We also tested our hypothesis with three other configurations of our dependent variable. First, we estimated an equation with the male hCG deficit (i.e., median male hCG subtracted from median female hCG) as the dependent variable. This specification reflects the argument that the endemic difference in gestational hCG will shrink when stressors on the population induce selection against less fit fetuses. The coefficient for mass layoff UI claims remained significantly and, consistent with theory, inversely related to the males hCG deficit. Second, we used the ratio of male to female median hCG (i.e., the hCG sex ratio) as the dependent variable. The coefficient for mass layoff UI claims, consistent with the other results, again remained significantly >0. Third, we estimated an equation using only data for males (i.e., male median hCG as the dependent variable, female scores not among covariates). Because excluding median female hCG scores from the test leaves confounders shared by both sexes uncontrolled, we detected and controlled ‘level shifts,’ induced by changes over time in assay methods, in the residuals (Alwan and Roberts 1988
). The results also supported our argument in that increasing mass layoff UI claims predicted higher median male hCG scores.
Our argument assumes that the previously reported association between labor market contraction and the secondary sex ratio would appear in our test population using mass layoffs, adjusted for autocorrelation, in the 8th month of gestation as the independent variable. To test this assumption, we followed the steps described above for our main test. We specified the number of males in each cohort as the dependent variable and included, as covariates, the number of females as well as three characteristics of the cohorts (i.e., mean maternal age, percent non-Hispanic white, and percent African American) that prior literature suggests could confound the association between the economy and the sex ratio. Results showed that, as expected from earlier research, the sex ratio of survivors of the conception cohorts declined as the number of mass layoffs increased above levels expected from autocorrelation.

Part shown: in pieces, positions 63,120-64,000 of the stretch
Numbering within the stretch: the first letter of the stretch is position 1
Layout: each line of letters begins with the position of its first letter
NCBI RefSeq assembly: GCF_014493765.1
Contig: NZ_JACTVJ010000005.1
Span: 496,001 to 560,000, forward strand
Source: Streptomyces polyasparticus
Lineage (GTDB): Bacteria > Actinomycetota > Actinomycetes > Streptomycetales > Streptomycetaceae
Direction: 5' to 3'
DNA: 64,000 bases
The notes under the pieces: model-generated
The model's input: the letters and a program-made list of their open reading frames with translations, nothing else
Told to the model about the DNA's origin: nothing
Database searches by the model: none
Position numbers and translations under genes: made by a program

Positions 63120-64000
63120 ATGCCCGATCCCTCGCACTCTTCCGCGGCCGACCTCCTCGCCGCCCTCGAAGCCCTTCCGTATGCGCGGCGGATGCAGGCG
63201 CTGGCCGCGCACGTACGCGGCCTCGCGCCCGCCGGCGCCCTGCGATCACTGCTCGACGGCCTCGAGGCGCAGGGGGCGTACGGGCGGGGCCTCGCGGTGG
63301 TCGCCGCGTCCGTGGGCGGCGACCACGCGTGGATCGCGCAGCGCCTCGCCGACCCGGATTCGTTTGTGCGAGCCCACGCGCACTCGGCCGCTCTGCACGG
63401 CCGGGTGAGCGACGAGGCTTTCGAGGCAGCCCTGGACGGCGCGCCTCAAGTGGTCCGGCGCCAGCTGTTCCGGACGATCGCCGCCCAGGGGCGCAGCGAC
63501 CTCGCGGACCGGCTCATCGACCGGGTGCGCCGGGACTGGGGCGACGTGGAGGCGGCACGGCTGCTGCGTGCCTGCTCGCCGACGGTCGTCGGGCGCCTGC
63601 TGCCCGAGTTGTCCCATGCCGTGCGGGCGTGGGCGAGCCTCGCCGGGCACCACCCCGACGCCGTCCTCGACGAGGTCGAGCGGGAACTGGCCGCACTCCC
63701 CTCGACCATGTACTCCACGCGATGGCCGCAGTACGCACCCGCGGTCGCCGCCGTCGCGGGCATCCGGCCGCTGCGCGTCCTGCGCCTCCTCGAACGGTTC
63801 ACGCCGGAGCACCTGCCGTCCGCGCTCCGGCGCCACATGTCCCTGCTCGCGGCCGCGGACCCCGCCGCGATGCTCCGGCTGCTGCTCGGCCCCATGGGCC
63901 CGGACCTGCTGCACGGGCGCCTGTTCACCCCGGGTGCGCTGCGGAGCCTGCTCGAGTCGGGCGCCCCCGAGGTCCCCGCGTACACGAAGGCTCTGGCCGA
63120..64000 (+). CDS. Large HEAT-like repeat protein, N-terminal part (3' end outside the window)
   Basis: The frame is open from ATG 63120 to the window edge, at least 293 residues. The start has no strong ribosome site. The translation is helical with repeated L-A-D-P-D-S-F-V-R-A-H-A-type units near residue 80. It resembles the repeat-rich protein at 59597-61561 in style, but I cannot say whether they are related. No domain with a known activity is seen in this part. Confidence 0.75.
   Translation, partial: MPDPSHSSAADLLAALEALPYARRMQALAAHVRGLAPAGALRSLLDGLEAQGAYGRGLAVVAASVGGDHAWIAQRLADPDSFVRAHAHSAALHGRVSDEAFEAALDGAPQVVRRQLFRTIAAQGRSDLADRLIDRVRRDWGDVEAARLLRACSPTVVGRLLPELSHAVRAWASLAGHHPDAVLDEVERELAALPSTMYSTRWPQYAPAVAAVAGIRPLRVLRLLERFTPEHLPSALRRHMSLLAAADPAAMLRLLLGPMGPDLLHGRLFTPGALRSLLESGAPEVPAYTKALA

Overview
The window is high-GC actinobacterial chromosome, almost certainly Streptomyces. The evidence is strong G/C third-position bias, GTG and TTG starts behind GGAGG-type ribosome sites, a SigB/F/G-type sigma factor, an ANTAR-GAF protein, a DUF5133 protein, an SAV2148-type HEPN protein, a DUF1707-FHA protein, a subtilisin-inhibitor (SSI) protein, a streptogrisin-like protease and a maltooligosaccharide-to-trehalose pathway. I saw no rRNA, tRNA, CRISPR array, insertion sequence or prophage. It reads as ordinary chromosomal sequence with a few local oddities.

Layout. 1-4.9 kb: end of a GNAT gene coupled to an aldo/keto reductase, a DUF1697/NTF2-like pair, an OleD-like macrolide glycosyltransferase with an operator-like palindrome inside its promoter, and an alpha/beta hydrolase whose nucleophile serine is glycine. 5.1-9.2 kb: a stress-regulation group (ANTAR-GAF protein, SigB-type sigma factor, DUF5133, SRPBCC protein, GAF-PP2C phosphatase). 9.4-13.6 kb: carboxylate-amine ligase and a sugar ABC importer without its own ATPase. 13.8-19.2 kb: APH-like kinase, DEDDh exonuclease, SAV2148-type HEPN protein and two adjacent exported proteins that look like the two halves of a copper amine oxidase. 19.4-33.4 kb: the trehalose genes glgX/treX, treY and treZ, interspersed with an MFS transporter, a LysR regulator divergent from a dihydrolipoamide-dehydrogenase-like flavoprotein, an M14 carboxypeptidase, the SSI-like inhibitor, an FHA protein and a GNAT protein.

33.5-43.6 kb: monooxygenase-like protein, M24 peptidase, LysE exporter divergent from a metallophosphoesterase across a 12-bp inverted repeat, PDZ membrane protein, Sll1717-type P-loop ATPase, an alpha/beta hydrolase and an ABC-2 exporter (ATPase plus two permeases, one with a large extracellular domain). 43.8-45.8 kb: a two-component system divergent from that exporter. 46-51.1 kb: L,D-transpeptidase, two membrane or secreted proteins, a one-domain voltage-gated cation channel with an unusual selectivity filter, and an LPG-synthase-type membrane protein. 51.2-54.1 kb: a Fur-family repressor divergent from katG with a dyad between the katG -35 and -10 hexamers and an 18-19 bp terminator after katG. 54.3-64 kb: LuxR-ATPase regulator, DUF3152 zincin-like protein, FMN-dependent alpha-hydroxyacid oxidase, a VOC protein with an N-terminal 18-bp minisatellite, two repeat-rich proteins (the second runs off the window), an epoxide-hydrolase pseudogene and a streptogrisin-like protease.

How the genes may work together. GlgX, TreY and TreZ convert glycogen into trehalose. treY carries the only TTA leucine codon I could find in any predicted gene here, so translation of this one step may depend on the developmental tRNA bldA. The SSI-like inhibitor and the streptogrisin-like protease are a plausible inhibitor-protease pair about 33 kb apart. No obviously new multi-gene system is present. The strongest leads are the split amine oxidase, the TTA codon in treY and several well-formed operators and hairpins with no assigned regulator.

While the results shown in allow us to reject the null hypothesis, they convey little about the strength of association. We, therefore, made additional calculations to determine whether the discovered effect could actually change the ranking of conception cohorts on male hCG levels. First, we converted our continuous mass layoffs variable to a binary exposure. We followed the convention for creating such exposure variables by using a simple median split of months in which mass layoffs exceeded their expected values (i.e., had positively signed residuals from the Box-Jenkins model). We assigned a score of 1 to the 14 months with residual mass layoffs (in 1000s) above the median (i.e., 5.7909) and scored the remaining 57 months 0. Second, we estimated an equation with all the covariates shown in and the binary exposure variable for the 8th month of gestation (i.e., mass layoffs announced in the 6th month of gestation). Results showed that male median hCG rose by .1985 IU/L in the exposed cohorts. Third, we estimated the implications of this finding for two intuitively informative unexposed conception cohorts. First, the lowest of the 71 median male hCG scores was 19.1200 IU/L and came, as expected, from an unexposed cohort. Our findings imply that exposing this cohort to stressful levels of mass layoff announcements would cull enough less fit male fetuses to raise its score to 19.3185 IU/L (i.e., 19.1200 + 0.1985). This increase means that the effect we estimated has sufficient strength to move the cohort from rank 71 (i.e., lowest) to 64th among all cohorts. Second, the cohort, also unexposed, at the median (i.e., 19.900) of all cohorts would rise from 36th to 19th (i.e., 20.0985) if exposed to these announcements.